Dirty Projectors – Roundhouse, London
Brooklyn outfit's Camden show is genius you can't clap along to
Words Alex Denney
As an avant garde outfit that’s forged a slow but steady path towards accessibility, the Dirty Projectors’ career to date represents something of a rarity in pop. After brainy concept albums about Don Henley and an utterly bizarre, some might say unlistenable, reconfiguration of Black Flag’s seminal Rise Above, the band unlocked some of its pop potential with 2009′s Bitte Orca, going further still with this year’s Swing Lo Magellan, a record which sounded suspiciously the work of a man in love.
It’s a shift reflected in the band’s sudden ability to fill venues the size of Camden’s Roundhouse venue, and Dave Longstreth’s outfit respond in kind with a warmly felt, virtuosic display that’s lapped up by the roughly 4,000-strong audience tonight. Of course, Longstreth being the type of guy who’d struggle to take a leak in a straight line, Swing Lo… is a strange breed of singer-songwriter’s record. But there’s an unadorned sincerity to the likes of the title track and ‘Impregnable Question’ that suggests he’s been taking notes the plain-spoken poetry of ’70s Dylan and Bob Marley, whose Wailers track ‘Soul Rebel’ plays out as the band takes to the stage.
Even in stranger moments, Longstreth’s vision rings loud and clear. His guitar playing is at once clumsy and virtuosic on ‘Just From Chevron’, and eloquently sad on ‘Maybe That Was It’, which sounds like Hendrix playing Robert Wyatt. His shrill, accomplished tenor takes on new lustre on songs as romantic as ‘See What She Seeing’, and he’s superbly backed in that respect by his female bandmembers, whose harmonies must rank as some of the finest and most unutterably strange in contemporary music (they draw gasps on ‘Beautiful Mother’, from 2010 Bjork collaboration Mount Wittenberg Orchestra). As lead singer, Amber Coffman is especially great, and it’s worth remembering she delivers her bird-like trills over a band whose shifting time signatures at times resemble that of a free jazz outfit.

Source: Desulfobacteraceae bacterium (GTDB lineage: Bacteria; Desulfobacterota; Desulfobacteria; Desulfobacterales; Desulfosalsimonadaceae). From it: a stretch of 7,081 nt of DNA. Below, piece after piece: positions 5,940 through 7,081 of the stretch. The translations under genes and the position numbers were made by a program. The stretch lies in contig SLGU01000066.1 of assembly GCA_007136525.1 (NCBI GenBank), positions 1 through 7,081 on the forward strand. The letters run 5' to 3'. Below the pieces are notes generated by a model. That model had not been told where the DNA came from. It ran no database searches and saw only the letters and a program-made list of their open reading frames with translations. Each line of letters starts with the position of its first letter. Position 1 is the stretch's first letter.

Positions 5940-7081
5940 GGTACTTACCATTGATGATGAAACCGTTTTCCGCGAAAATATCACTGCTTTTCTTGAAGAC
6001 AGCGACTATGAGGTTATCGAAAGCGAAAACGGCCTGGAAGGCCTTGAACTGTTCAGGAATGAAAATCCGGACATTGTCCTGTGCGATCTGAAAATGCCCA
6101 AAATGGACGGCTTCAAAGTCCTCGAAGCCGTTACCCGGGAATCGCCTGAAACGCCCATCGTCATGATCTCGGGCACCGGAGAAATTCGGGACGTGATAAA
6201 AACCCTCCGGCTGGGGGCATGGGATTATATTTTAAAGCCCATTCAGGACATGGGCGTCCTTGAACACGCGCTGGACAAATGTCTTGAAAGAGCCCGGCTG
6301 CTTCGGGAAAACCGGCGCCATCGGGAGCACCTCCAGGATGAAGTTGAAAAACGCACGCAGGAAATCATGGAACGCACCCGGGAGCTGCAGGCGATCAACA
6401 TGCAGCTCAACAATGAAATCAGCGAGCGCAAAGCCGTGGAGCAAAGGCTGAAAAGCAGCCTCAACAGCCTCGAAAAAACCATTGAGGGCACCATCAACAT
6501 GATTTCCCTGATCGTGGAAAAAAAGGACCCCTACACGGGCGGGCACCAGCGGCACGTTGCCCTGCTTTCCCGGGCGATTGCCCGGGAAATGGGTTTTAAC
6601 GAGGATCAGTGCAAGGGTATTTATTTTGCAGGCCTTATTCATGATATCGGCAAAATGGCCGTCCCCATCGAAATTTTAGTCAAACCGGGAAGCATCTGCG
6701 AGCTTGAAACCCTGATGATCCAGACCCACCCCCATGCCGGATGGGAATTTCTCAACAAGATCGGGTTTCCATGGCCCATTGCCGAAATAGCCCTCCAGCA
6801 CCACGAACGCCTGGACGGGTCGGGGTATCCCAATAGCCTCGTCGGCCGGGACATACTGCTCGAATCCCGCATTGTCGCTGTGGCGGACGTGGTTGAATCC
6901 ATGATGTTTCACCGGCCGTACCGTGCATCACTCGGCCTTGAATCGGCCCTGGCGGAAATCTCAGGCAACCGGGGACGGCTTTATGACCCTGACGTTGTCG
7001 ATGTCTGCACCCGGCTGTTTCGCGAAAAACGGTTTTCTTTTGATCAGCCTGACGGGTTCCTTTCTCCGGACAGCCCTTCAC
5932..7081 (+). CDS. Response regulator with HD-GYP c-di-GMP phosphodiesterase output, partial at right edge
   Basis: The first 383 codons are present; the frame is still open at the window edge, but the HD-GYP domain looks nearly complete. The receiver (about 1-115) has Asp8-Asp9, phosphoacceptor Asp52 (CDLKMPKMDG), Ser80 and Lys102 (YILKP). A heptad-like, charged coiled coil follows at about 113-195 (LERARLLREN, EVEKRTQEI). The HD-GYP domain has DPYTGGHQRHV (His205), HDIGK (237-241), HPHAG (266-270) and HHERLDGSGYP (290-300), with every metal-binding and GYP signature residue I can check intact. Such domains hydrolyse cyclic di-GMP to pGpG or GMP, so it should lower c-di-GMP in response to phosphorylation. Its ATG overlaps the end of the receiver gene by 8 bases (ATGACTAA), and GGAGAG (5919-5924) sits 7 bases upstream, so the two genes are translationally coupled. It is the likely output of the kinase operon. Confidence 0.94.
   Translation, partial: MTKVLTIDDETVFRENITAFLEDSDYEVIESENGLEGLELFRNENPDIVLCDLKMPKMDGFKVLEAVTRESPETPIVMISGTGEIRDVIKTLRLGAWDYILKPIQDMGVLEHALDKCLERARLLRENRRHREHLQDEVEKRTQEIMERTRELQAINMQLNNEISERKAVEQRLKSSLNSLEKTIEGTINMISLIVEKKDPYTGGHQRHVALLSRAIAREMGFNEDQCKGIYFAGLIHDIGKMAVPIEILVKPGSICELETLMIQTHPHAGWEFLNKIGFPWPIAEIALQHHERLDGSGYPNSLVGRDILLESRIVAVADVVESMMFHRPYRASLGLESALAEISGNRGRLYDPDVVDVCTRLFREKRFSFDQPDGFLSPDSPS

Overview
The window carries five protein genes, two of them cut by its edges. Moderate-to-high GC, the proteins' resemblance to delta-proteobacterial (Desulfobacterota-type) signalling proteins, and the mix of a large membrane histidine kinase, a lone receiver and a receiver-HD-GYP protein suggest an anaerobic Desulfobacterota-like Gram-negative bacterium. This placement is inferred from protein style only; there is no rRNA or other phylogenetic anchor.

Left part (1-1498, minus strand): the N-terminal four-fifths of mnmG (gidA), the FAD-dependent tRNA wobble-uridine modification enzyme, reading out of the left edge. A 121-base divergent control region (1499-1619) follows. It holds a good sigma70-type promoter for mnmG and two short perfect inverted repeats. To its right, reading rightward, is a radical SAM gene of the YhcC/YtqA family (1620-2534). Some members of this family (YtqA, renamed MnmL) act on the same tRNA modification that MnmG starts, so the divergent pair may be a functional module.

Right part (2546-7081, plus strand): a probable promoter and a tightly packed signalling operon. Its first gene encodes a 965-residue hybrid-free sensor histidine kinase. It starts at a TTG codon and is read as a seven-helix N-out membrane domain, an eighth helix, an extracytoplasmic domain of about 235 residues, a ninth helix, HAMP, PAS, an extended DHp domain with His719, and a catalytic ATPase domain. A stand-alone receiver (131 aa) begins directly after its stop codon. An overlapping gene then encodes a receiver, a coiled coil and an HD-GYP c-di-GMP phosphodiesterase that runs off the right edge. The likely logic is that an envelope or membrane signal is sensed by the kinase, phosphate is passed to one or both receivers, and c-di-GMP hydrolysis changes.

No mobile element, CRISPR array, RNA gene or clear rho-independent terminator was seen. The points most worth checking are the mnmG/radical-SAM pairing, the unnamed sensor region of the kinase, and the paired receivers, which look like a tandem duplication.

Coffman gives a terrific performance on fan fave ‘Stillness Is The Move’ during the encore, but perhaps the sweetest moment of the evening comes when the crowd is encouraged to clap along with a typically lop-sided rhythm — we forget which track — that proves utterly beyond them. Weirdly, it doesn’t seem to matter: the fact they even tried tells you everything you need to know about tonight’s show.